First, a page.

XMU is really coming around. It's been ignored for a few years, and that's a problem. By ignored, I mean it hasn't been embraced internally like it should be. OK---It was a mistake. We're we stupid to make that mistake? Yeah? But we've seen the light. Billy Zero with Tobi is getting that thing back where it needs to be. Not there yet--but on its way. We don't believe in the old "Fix the lists and change the promos and everything is fine" thing. It takes time and focus...but I know we are on track to make that thing what it should be. XMU stands for XM UNDERGROUND..then it meant XM UNIVERSITY...All I know is that its supposed to be a great college station that has a staff that doesn't change every semester and has some discipline to it. The idea is a home for emerging, usually Indie and unsigned artists. A place for discovery. When something becomes popular it should migrate to another channel that focus on popular music. XMU is about popular music before it becomes popular...or simply a place to hear what is happening below the public radar.

Someone asked me if I feel the same way about XM as I did in 1998 when I got here. The answer is of course Yes...better in fact...but different. It's a dramtically changed place and there are hourly challenges to keep the vision alive. Not everything is optimistally rosy as it was when we launched. It was all about hopes and dreams. Now it's the hard crunch of reality. we have over 12 million listeners since the average subscriber has a few people that actually listen to the subscription. Then again we have 700+ employees. Among listeners the vast majority think XM is a godsend, some are indifferent, and some think we suck. I KNOW this! I can only tell you that I and most of us here at XM are doing everything we can to create a Suck-free XM. It'll never completely happen just ain't gonna happen. It's a mission, not a job for most of us. It's a place where we can actually change things positively if we let ourselves and do it right. At the end of the day, the best content will win....and yes we need to get that message out there...and we gotta AFDI it...and it's an ever changing media landscape that we gotta react correctly and with pinpoint accuracy. If we blow the opportunity to change world, we should all be shot---but I think we will succeed whe it's all said and done .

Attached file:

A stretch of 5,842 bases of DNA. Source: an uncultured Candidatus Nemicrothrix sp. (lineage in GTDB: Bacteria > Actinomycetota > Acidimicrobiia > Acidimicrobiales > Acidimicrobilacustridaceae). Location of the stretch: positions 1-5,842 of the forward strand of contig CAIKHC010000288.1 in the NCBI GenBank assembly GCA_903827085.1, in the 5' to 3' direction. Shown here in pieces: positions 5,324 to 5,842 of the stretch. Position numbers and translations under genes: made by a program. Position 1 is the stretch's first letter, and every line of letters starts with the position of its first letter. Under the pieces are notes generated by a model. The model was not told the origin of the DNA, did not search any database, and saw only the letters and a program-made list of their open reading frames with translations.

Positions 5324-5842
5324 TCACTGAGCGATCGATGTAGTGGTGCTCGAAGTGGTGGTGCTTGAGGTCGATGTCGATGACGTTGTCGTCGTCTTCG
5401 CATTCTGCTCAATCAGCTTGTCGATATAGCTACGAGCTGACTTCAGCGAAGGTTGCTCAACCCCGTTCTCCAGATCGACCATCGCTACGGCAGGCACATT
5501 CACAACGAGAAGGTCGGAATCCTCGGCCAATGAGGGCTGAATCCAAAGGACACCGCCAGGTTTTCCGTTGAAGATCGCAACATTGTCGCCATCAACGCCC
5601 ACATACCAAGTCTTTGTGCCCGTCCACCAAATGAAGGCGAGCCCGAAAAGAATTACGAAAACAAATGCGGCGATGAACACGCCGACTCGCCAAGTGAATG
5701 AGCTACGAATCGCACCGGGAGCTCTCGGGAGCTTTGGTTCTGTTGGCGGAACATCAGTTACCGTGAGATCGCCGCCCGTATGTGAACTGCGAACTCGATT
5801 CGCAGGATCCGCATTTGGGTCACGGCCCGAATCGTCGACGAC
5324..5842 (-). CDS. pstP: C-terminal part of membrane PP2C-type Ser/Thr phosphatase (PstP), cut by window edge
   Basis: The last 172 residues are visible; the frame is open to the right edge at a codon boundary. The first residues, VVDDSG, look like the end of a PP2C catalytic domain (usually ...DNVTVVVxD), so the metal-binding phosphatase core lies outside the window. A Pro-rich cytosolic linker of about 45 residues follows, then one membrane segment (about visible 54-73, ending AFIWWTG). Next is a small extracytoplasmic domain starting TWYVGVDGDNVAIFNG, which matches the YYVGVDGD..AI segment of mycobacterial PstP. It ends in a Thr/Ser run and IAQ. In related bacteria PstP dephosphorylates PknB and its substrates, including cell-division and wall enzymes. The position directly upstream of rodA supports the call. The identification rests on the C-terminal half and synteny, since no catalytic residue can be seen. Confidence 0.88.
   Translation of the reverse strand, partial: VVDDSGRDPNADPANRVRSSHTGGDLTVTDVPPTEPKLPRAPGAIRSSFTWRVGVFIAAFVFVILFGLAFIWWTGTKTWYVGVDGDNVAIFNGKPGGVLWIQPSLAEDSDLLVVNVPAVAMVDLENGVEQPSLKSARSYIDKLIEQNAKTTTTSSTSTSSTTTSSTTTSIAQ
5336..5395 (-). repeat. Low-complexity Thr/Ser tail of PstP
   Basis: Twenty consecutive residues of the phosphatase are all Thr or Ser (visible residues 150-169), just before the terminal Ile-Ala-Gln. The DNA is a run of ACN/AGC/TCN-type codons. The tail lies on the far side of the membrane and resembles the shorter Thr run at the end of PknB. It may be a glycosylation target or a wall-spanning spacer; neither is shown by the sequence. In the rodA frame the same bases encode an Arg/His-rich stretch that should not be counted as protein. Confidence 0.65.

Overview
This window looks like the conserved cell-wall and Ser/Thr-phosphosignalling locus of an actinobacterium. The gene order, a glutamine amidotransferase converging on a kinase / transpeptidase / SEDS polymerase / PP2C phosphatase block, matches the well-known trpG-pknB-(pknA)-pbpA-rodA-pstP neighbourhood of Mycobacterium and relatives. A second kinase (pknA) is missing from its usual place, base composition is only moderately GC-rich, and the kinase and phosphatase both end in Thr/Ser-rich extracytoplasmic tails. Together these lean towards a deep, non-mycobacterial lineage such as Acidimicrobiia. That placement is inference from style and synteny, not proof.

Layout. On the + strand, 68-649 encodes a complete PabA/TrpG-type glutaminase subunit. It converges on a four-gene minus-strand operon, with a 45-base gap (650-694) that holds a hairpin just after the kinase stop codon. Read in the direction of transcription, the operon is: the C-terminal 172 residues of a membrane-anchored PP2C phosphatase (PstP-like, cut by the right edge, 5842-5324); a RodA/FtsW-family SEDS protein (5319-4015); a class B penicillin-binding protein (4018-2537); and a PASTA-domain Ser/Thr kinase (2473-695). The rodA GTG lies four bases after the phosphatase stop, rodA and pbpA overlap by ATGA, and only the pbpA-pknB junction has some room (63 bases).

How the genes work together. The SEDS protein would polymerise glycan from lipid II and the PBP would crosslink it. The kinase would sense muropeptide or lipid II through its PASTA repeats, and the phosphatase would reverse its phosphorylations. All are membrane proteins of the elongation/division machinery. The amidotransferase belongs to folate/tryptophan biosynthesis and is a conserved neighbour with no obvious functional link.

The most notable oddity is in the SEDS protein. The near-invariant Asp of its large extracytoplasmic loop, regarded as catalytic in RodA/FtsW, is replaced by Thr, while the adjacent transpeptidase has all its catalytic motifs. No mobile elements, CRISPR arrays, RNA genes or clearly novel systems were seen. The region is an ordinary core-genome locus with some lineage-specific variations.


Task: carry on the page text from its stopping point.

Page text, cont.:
At 11:07 AM, Anonymous Anonymous said...

Just discovered your blog . . . once a year enough for some songs . . . yes it is, I guess, but it never hurts to hear them two or three times a year. That's the beauty of the decades channels and the beauty of IT. If I were trying to improve IT, I would put more narration and explication in the mix. I like what was done with the 40's and giving the context of the musicians strike, but honestly, there are so many more back stories that you can get, that I have gotten, simply by listening to IT online and screwing around on google or wikipedia on each song. Maybe that's possible, maybe not, but you guys have a wealth of information.